EVERY SCREENING INCLUDES CONSULT BY A BOARD CERTIFIED RADIOLOGIST
SCREENINGS ARE PERFORMED BY A 18+ YEAR DUAL LICENSED TECHNICIAN WITH ULTRASOUND TRAINING AND EXPERIENCE.
DOCTOR AVAILABLE IN HOSPITAL IF SEDATION IS NECESSARY. PET WILL BE MONITORED DURING THE SEDATION AND SCREENING.
What is involved?
An ultrasound examination, also known as ultrasonography or echosonography, is an imaging technique that allows internal body structures to be seen by recording echoes of ultrasonic waves. Unlike x-rays, which are potentially dangerous, ultrasound waves are considered to be entirely safe.
Ultrasound equipment directs a narrow beam of high frequency sound waves into an area of interest. The sound waves may be transmitted through, reflected or absorbed by the tissue toward which they are pointed. As the beam strikes the interface or boundary between two tissues, some of the ultrasound waves are absorbed and others are reflected back. These reflected sound waves are converted into electrical impulses that are displayed on a monitor. This gives a 2-dimensional “picture” of the tissues
The technique is invaluable for the examination of internal organs and was first used in veterinary medicine for pregnancy diagnosis, however, the technique is also extremely useful in evaluating and identifying changes in abdominal organs. Ultrasonography is very useful in the diagnosis of cysts and cancers.
Does the technique have any drawbacks?
Ultrasound examinations are of little value in examining organs that contain air. Ultrasound waves will not pass through air and therefore it cannot be used to examine the lungs.
Are there different forms of ultrasound?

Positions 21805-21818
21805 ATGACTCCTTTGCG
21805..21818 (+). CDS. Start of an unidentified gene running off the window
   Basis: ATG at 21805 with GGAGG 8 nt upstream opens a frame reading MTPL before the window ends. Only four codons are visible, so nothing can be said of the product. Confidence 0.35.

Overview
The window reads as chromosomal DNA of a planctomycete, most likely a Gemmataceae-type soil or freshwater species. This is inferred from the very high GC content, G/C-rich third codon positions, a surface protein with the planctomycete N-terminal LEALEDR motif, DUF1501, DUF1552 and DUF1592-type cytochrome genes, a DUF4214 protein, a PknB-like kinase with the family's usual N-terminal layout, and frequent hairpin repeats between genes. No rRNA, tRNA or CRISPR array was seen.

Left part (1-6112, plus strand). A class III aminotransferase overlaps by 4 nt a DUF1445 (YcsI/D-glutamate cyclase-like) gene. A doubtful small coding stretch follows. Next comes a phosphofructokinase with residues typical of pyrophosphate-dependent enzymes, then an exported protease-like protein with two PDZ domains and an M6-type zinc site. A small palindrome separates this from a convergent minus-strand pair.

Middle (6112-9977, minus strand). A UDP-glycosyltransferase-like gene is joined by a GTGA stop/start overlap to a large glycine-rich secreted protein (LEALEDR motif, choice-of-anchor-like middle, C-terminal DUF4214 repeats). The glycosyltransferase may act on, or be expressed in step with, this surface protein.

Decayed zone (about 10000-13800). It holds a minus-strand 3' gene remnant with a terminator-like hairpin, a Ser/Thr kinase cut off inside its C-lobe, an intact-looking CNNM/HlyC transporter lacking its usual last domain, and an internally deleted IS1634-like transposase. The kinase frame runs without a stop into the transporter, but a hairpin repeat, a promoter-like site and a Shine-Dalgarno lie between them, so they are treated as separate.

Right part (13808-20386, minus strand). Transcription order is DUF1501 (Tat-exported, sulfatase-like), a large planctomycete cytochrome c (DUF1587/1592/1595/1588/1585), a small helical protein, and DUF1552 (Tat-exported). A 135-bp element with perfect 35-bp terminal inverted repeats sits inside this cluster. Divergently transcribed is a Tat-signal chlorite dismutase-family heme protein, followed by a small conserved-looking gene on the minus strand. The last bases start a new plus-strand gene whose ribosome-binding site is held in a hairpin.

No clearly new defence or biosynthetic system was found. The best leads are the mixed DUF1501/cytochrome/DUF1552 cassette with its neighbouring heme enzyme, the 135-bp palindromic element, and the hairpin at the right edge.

Depending on the images produced, ultrasound can take various forms. In veterinary work B-mode ultrasound is the most usual. This gives a two dimensional picture of the organ scanned. M-mode is also used. This is a type of B-mode in which the tracing of the motion of the object scanned is displayed. Patients can have an ultrasound performed by a cardiologist to evaluate the heart.
****Cardiac Ultrasound would be by referral to a specialty practice.
Will my dog have to have an anesthetic?
Anesthesia is not usually needed for most ultrasound examinations. This is one of the great advantages of ultrasound. The technique is non-invasive but does involve clipping an area of hair and applying a
water-soluble jelly on the skin. The technique is totally painless and most pets will lie comfortably while the scan is being performed. Occasionally, if the pet is very frightened or fractious, a sedative may be necessary.
Is the technique affordable?
Although the initial cost of a scan may seem excessive, it has to be equated with the high cost of the equipment, the fact that specialist training is required in order to interpret the images and the time involved in carrying out the examination. Its value, particularly in cases such as evaluation of the internal organs or pregnancy diagnosis make it an invaluable, non-invasive diagnostic tool to help protect to your pet’s well-being.
This client information sheet is based on material written by Ernest Ward, DVM.
© Copyright 2005 Lifelearn Inc. Used with permission under license. February 20, 2019